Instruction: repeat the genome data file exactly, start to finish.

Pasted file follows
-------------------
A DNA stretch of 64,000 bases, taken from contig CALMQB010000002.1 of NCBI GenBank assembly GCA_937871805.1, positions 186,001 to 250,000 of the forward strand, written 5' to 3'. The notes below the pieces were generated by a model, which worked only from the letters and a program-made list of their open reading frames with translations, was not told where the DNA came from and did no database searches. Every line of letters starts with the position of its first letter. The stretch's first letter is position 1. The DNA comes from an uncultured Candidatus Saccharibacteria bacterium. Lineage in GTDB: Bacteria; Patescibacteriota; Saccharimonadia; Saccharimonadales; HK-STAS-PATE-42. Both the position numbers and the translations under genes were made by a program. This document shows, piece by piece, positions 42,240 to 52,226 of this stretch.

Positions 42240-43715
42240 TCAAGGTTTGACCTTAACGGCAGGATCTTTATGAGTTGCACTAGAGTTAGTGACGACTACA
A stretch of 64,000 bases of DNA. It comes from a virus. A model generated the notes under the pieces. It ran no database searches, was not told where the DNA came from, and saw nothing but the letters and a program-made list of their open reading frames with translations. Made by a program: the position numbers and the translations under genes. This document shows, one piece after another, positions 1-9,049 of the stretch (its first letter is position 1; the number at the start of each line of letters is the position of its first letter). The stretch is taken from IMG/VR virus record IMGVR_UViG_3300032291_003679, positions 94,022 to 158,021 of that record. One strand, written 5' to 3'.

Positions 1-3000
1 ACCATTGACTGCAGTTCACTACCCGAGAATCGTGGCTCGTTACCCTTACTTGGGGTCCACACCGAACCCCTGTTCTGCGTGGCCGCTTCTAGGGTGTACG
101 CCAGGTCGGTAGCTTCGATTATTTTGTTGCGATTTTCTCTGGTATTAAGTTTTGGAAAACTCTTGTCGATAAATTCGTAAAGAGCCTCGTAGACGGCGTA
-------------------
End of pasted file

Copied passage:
A DNA stretch of 64,000 bases, taken from contig CALMQB010000002.1 of NCBI GenBank assembly GCA_937871805.1, positions 186,001 to 250,000 of the forward strand, written 5' to 3'. The notes below the pieces were generated by a model, which worked only from the letters and a program-made list of their open reading frames with translations, was not told where the DNA came from and did no database searches. Every line of letters starts with the position of its first letter. The stretch's first letter is position 1. The DNA comes from an uncultured Candidatus Saccharibacteria bacterium. Lineage in GTDB: Bacteria; Patescibacteriota; Saccharimonadia; Saccharimonadales; HK-STAS-PATE-42. Both the position numbers and the translations under genes were made by a program. This document shows, piece by piece, positions 42,240 to 52,226 of this stretch.

Positions 42240-43715
42240 TCAAGGTTTGACCTTAACGGCAGGATCTTTATGAGTTGCACTAGAGTTAGTGACGACTACA
A stretch of 64,000 bases of DNA. It comes from a virus. A model generated the notes under the pieces. It ran no database searches, was not told where the DNA came from, and saw nothing but the letters and a program-made list of their open reading frames with translations. Made by a program: the position numbers and the translations under genes. This document shows, one piece after another, positions 1-9,049 of the stretch (its first letter is position 1; the number at the start of each line of letters is the position of its first letter). The stretch is taken from IMG/VR virus record IMGVR_UViG_3300032291_003679, positions 94,022 to 158,021 of that record. One strand, written 5' to 3'.

Positions 1-3000
1 ACCATTGACTGCAGTTCACTACCCGAGAATCGTGGCTCGTTACCCTTACTTGGGGTCCACACCGAACCCCTGTTCTGCGTGGCCGCTTCTAGGGTGTACG
101 CCAGGTCGGTAGCTTCGATTATTTTGTTGCGATTTTCTCTGGTATTAAGTTTTGGAAAACTCTTGTCGATAAATTCGTAAAGAGCCTCGTAGACGGCGTA